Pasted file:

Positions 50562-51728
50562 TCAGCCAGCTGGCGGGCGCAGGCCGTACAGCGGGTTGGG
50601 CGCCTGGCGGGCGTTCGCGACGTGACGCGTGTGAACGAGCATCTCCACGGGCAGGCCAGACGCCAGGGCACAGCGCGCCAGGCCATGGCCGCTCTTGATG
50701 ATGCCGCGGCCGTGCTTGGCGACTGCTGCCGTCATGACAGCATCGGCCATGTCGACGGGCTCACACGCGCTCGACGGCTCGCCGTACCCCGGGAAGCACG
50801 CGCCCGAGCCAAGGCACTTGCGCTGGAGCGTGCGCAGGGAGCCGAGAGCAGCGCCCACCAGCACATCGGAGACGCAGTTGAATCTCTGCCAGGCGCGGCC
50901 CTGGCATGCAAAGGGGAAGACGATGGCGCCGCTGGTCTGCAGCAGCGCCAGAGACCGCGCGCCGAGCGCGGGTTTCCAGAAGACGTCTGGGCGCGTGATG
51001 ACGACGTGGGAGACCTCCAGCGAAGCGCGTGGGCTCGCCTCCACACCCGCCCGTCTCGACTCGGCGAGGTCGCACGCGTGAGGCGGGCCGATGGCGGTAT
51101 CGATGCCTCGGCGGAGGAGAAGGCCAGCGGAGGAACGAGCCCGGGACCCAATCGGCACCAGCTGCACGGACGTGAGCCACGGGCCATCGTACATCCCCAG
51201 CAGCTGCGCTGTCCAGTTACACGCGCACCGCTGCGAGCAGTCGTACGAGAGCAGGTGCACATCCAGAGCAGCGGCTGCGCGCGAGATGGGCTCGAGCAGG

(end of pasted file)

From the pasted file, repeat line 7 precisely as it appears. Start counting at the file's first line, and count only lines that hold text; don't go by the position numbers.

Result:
51001 ACGACGTGGGAGACCTCCAGCGAAGCGCGTGGGCTCGCCTCCACACCCGCCCGTCTCGACTCGGCGAGGTCGCACGCGTGAGGCGGGCCGATGGCGGTAT